we are also in the process of a true gardening project this year. our 6'x6' beds are built and we are planning our crops for planting. i hope to be successful in our endeavors in growing our own food, for i am looking to learn canning, pickling, preserving, and freezing foods. in line with that, i also have a real issue with the grocery store breads being full of preservatives and corn syrup and other nonsensical things that do not belong in our food, and do not get processed well by our bodies. i am looking forward to digging my hands into my own doughs and breads this year. i am trying to do away with most pre-packaged, over-processed, dyed, enriched, and falsified foods "healthy foods" as much as possible. i think certain things will be good for our wee wren to learn to appreciate and get involved in at a young age. i look forward to his help in the gardens, tiny shovels, buckets, and imagination in hand. i then look forward to teaching him how to turn our hard work into delicious eatables & edibles.

bigger and more distant longings include chickens, beehives, goats, a family cow, wool sheep, and pigs.. let's face it, i want a farm. a small, manageable, self-sustaining farm. i would like to get back to the roots of mankind and make butter, milk a cow, bottle honey, eat our own grass-fed meat, felt wool, and numerous other things. yes, this would likely qualify me as a hippy, except i do love my deodorant and i shave my armpits. but the idea of self-sustainability is something that's slowly taken hold over the past few years and i find that i am really tapping into that passion. in time, i would like to see some, if not all, of this come to fruition. of course, i will have to get e on board first... it could take a bit of pouting and stomping my feet.

i am not looking to live without electricity, plumbing, or netflix (oh, how i love a good movie!), but simplifying our waste and consumption, and finding a more traditional way of doing things sings loudly in my heart. it brings me back to childhood days of foraging in the woods, imagining i was laura in my favorite book series: little house on the prairie. i suppose the pioneer in me never truly left, and i see no reason not to embrace my inner wild-child as an adult. finding your passion is what makes life more appetizing, so we should all embrace it no matter what it happens to be.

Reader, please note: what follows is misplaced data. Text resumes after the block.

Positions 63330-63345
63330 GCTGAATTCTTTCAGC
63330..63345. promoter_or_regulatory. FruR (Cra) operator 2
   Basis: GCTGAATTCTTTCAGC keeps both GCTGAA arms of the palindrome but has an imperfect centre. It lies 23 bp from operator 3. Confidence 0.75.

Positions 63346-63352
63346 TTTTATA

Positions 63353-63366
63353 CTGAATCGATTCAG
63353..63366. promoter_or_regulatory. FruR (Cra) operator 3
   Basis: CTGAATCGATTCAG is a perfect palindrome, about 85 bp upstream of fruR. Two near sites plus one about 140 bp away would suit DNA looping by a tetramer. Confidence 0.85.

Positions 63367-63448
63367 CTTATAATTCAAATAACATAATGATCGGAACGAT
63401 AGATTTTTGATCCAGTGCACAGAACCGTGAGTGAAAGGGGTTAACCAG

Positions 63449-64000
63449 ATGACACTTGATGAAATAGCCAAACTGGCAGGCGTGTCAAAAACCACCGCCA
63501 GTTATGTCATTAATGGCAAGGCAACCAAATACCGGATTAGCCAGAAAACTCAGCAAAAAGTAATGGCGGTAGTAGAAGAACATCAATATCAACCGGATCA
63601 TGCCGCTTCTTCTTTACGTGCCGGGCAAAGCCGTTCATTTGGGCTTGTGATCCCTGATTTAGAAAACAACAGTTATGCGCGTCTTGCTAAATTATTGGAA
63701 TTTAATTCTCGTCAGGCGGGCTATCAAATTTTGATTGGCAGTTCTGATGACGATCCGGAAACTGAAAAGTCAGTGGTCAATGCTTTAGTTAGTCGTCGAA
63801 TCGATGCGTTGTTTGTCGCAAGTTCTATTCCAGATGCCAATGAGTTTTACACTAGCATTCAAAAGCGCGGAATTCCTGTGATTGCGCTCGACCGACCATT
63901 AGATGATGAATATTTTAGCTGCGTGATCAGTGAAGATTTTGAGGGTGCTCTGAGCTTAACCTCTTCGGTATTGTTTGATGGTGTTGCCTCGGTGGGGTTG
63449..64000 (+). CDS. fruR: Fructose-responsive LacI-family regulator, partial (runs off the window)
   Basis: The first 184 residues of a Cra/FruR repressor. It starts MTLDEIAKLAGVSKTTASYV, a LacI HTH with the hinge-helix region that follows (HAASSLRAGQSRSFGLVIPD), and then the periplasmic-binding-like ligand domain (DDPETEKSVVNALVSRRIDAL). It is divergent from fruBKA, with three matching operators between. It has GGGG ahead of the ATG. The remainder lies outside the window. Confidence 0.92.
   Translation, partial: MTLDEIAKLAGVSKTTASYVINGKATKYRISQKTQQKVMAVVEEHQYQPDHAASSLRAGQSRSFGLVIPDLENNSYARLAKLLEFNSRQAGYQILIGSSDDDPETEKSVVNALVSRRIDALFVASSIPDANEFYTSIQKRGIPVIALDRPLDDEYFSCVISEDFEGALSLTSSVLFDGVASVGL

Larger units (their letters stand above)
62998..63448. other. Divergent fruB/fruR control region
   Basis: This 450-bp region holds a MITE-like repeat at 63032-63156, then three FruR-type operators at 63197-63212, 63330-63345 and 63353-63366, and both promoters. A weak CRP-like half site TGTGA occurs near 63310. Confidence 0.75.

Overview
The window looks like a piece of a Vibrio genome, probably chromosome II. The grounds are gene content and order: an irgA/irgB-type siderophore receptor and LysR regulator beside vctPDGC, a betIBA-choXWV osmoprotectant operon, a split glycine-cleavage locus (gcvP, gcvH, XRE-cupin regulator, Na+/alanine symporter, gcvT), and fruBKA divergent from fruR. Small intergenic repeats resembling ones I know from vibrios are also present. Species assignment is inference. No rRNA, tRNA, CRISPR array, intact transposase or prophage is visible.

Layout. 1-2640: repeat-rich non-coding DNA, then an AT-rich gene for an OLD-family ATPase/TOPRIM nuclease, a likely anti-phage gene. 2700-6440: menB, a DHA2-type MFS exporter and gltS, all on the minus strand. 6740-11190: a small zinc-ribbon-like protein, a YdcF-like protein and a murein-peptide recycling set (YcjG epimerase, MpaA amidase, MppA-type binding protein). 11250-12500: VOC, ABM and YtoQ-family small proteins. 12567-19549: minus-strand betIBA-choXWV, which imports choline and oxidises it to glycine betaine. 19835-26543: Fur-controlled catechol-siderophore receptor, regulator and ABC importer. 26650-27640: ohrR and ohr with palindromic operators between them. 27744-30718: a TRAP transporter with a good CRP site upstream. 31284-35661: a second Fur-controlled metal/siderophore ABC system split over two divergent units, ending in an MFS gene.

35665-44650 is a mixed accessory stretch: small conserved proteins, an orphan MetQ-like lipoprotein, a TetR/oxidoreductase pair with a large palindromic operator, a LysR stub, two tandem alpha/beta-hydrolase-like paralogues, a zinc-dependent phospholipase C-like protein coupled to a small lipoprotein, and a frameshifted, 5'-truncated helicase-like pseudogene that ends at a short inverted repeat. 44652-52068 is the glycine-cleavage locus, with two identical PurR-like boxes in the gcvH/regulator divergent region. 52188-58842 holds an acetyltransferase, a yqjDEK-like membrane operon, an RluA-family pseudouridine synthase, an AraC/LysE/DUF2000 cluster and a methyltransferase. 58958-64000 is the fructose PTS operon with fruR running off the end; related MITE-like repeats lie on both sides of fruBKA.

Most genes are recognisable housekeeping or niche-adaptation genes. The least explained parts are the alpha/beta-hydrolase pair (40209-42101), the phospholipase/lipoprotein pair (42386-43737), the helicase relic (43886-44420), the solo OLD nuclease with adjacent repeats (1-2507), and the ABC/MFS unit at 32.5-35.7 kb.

Thursday, May 3, 2012

a case of the in betweens

with our little c now at seventeen months old, i find myself at a crossroads in toddlerdom. not quite old enough to do many of the things that would be easy to occupy our day with, and no longer so immobile as to have patience for many of the other things we used to do.. i find myself on a never-ending quest to satiate an appetite for learning at this age.

i have discovered quickly that my child has my busy-body genes and will only happily sit to any activity for an average span of ten to fifteen minutes before moving on to the next. being that most of his energy is spent trying to get mommy to hold him, read to him, entertain him, i really want to encourage and provide a sense of self-efficiency and imagination in him. i stumble a bit with this and find that it's not the simplest thing to instill in a child who has relied on mommy since day one for essential needs. that i am all-too available to him puts us both at a disadvantage at times, but i must continue to encourage his sense of self and confidence.

our child cannot be what he is not, therefore we must embrace who he is. knowing how busy his body and mind are, i am now set to task to find activities that engage both, while promoting his own exploration without holding my hand. so begins my own homework for this summer. let's see what grade i get when it's all said and done.